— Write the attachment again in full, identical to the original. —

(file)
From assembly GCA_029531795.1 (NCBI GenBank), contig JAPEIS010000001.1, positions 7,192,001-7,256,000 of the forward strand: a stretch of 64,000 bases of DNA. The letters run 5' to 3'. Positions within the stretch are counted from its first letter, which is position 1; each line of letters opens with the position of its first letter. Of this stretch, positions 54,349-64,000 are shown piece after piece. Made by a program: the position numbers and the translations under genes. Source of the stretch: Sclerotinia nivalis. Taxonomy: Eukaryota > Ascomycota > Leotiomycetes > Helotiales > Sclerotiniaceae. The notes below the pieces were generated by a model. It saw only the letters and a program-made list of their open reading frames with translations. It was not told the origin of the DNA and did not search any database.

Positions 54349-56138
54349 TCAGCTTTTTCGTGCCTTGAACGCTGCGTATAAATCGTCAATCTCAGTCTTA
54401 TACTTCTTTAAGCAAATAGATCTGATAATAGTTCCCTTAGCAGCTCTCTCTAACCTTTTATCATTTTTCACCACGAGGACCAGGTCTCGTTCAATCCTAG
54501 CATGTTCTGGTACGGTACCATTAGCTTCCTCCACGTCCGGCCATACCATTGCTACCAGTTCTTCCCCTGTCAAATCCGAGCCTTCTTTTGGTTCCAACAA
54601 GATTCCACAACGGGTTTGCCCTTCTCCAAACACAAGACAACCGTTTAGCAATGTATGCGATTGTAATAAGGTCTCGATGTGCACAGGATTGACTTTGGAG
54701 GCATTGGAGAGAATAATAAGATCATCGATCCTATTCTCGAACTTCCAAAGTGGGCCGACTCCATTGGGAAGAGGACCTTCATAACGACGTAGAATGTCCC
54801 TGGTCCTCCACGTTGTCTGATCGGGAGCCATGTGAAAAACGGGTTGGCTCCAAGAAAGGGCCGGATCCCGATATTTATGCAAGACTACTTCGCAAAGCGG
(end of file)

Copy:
From assembly GCA_029531795.1 (NCBI GenBank), contig JAPEIS010000001.1, positions 7,192,001-7,256,000 of the forward strand: a stretch of 64,000 bases of DNA. The letters run 5' to 3'. Positions within the stretch are counted from its first letter, which is position 1; each line of letters opens with the position of its first letter. Of this stretch, positions 54,349-64,000 are shown piece after piece. Made by a program: the position numbers and the translations under genes. Source of the stretch: Sclerotinia nivalis. Taxonomy: Eukaryota > Ascomycota > Leotiomycetes > Helotiales > Sclerotiniaceae. The notes below the pieces were generated by a model. It saw only the letters and a program-made list of their open reading frames with translations. It was not told the origin of the DNA and did not search any database.

Positions 54349-56138
54349 TCAGCTTTTTCGTGCCTTGAACGCTGCGTATAAATCGTCAATCTCAGTCTTA
54401 TACTTCTTTAAGCAAATAGATCTGATAATAGTTCCCTTAGCAGCTCTCTCTAACCTTTTATCATTTTTCACCACGAGGACCAGGTCTCGTTCAATCCTAG
54501 CATGTTCTGGTACGGTACCATTAGCTTCCTCCACGTCCGGCCATACCATTGCTACCAGTTCTTCCCCTGTCAAATCCGAGCCTTCTTTTGGTTCCAACAA
54601 GATTCCACAACGGGTTTGCCCTTCTCCAAACACAAGACAACCGTTTAGCAATGTATGCGATTGTAATAAGGTCTCGATGTGCACAGGATTGACTTTGGAG
54701 GCATTGGAGAGAATAATAAGATCATCGATCCTATTCTCGAACTTCCAAAGTGGGCCGACTCCATTGGGAAGAGGACCTTCATAACGACGTAGAATGTCCC
54801 TGGTCCTCCACGTTGTCTGATCGGGAGCCATGTGAAAAACGGGTTGGCTCCAAGAAAGGGCCGGATCCCGATATTTATGCAAGACTACTTCGCAAAGCGG